I haven’t updated for a few weeks, and to fully explain events on the Shoreline during this period requires me to indulge in that most English of pastimes: talking about the weather. Recently the country has basked in a mini-heatwave, as all media outlets have styled it. To me it seemed like a regular heatwave, just one that didn’t last that long. But what do I know?
Prior to that, however, UK readers will recall that it rained. And rained, and rained, and rained. In fact for several weeks the Shoreline- and most of the rest of the country- experienced near-continual rain. During this time, the sea roiled and churned, and I wondered what would come up from the depths.
Some three weekends ago, the rain stopped abruptly and, yea, the Sun shone on the south coast. This lasted only an hour or so before the deluge resumed. But in that hour, your correspondent, seizing the moment, got himself down to Saltdean beach as the tide was receding, to see what the rains had brought. And there I found a multitude of cuttlebones; one is pictured above.
Cuttlebones are the remants of dead cuttlefish. In the living creature this structure forms a hard internal skeleton of sorts. It is not, strictly speaking, bone, being made of aragonite (a calcium-based mineral). Non-beachcombers may have seen cuttlebones for sale as bird treats: apparently our feathered friends like nothing better than to peck at a nourishing, calcium-rich dried cuttlebone, suspended at feeding height.
The cuttlefish is, like our old friend the vampire squid, a cephalopod, and I immediately realised that this was yet another manifestation of the tentacled face, following on from the vampire squid and the belemnites. A triple whammy. What do they want, these slithery visages? Why do they keep looming up from the depths and sticking their tentacles in my face? I felt sure there was more to come, and resolved to investigate further on future visits to the beach.
In the meantime, I consulted one of the Shoreline oracles, Chevalier and Gheerbrant’s Penguin Dictionary of Symbols, a book I’ve often mentioned here. It has only a short entry on the cuttlefish, in which it mentions a myth of the Nootka Indians, of Vancouver. The story is set in prehistory, before Man had understood how to make fire. At this time, the myth relates, the cuttlefish was the master and guardian of fire, and humans only began to have control of fire after the deer stole it from the cuttlefish, and gave it to Man (why the deer chose to do this is not recorded, and I have not been able to find any more on this legend from other sources). But how could the cuttlefish mind the fire while in the depths of the ocean? It turns out it wasn’t a problem- at this time, the myth states, the cuttlefish lived on both land and sea- just like our old friend the mudfish. In other words it was, like the mudfish, a liminal creature… a Shoreline creature.
I have written here about the dangers of stretching Jung’s notion of the collective unconscious too far, and I am not sufficiently fanciful to wish to draw a line between the fire myths of the Nootka Indians and the beaches of East Sussex. But if I were… if I were… if we go with it, and allow that the cuttlefish is a symbol of fire, the cuttlebones washed ashore at this time could be the answer to a conundrum that has often struck me as I walk the Shoreline… the fact that the beach is where Earth, Air, and Water meet.. but there is no Fire. If the cuttlebones represent Fire, then their appearance on the shore means that all the elements are in place for the alchemical process.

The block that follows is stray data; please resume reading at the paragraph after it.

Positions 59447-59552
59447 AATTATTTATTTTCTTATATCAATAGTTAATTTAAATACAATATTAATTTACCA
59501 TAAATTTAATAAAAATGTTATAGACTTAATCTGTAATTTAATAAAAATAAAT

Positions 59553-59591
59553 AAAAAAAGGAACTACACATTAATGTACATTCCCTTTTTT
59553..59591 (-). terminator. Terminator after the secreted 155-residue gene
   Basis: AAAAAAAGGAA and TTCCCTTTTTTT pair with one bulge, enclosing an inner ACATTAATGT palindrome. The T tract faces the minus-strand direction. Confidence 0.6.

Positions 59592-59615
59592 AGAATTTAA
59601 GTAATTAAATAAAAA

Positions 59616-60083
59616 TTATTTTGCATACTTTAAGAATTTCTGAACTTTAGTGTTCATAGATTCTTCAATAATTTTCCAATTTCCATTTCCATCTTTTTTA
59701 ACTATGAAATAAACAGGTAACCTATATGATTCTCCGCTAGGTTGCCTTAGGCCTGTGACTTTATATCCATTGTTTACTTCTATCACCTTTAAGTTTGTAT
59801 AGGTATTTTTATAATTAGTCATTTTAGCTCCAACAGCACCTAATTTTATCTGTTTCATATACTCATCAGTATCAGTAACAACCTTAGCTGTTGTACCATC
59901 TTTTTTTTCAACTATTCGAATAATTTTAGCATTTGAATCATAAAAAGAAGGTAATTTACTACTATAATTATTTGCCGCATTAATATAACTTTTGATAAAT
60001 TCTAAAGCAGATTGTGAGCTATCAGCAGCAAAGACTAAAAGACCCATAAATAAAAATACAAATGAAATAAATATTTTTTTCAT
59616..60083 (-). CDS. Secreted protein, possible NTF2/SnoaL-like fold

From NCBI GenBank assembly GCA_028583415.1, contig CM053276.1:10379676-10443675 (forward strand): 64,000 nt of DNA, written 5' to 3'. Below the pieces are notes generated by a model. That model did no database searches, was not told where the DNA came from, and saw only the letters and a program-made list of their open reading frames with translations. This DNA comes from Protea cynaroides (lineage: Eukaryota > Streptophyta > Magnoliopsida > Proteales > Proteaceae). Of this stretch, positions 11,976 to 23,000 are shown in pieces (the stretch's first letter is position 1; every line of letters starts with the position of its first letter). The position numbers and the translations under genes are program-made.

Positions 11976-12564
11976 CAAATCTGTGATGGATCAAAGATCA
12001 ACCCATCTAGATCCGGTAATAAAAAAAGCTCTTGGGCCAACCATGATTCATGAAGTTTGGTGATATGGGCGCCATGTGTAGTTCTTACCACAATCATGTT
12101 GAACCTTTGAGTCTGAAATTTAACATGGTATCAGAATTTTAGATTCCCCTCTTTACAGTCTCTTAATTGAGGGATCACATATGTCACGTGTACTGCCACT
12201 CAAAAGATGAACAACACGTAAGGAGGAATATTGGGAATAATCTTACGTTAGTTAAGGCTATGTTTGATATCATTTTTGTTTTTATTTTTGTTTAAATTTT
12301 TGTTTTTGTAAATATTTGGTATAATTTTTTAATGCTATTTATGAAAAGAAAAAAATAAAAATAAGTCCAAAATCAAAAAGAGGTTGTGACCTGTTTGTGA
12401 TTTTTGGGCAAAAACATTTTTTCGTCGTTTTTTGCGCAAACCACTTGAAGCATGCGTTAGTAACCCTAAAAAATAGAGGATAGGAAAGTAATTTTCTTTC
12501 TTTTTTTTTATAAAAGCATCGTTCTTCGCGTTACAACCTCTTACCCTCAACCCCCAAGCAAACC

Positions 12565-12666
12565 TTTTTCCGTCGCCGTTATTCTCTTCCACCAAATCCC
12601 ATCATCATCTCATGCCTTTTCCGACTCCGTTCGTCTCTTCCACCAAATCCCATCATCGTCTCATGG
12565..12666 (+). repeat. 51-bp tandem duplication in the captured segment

But that would, as I said, be fanciful…
.. so what else was there to glean from this tentacled triptych of Shoreline happenstance?
Some obvious associations presented themselves… H.P. Lovecraft’s Cthulhu mythos… Kenneth Grant… yes… but there was, I felt certain, more to come, and when at length the rains desisted, I enlisted my 7 year-old daughter as assistant on another beachcombing walk at Saltdean.
“We’re looking for faces with tentacles on them”, I informed her breezily as we descended the stone steps to the beach. “OK Daddy” she said, taking it in her stride as children do. Then a moment later, “Daddy! Look!”
She pointed in astonishment at the stone wall of the sea defences.
There was a row of these faces, each one heavily tentacled, graffiti’d in chalk on the wall.
We pondered… laughed… I took photos. Then we moved off and wandered the beach, inspecting likely-looking pebbles and prodding the long-suffering anemones in the rockpools. When home called, we retraced our path, back past the sea wall, and I had a last look at the chalk faces. Only this time, I was standing on the other side of the wall, so they were the other way up.
Somewhat Tintin-esque.. and this is, let’s face it, almost certainly how they were in fact drawn, and how they were intended to be viewed.
Begging the question… does the appearance of the ‘tentacled face’ thus become somehow invalidated?
Well… it all depends how you look at it, doesn’t it?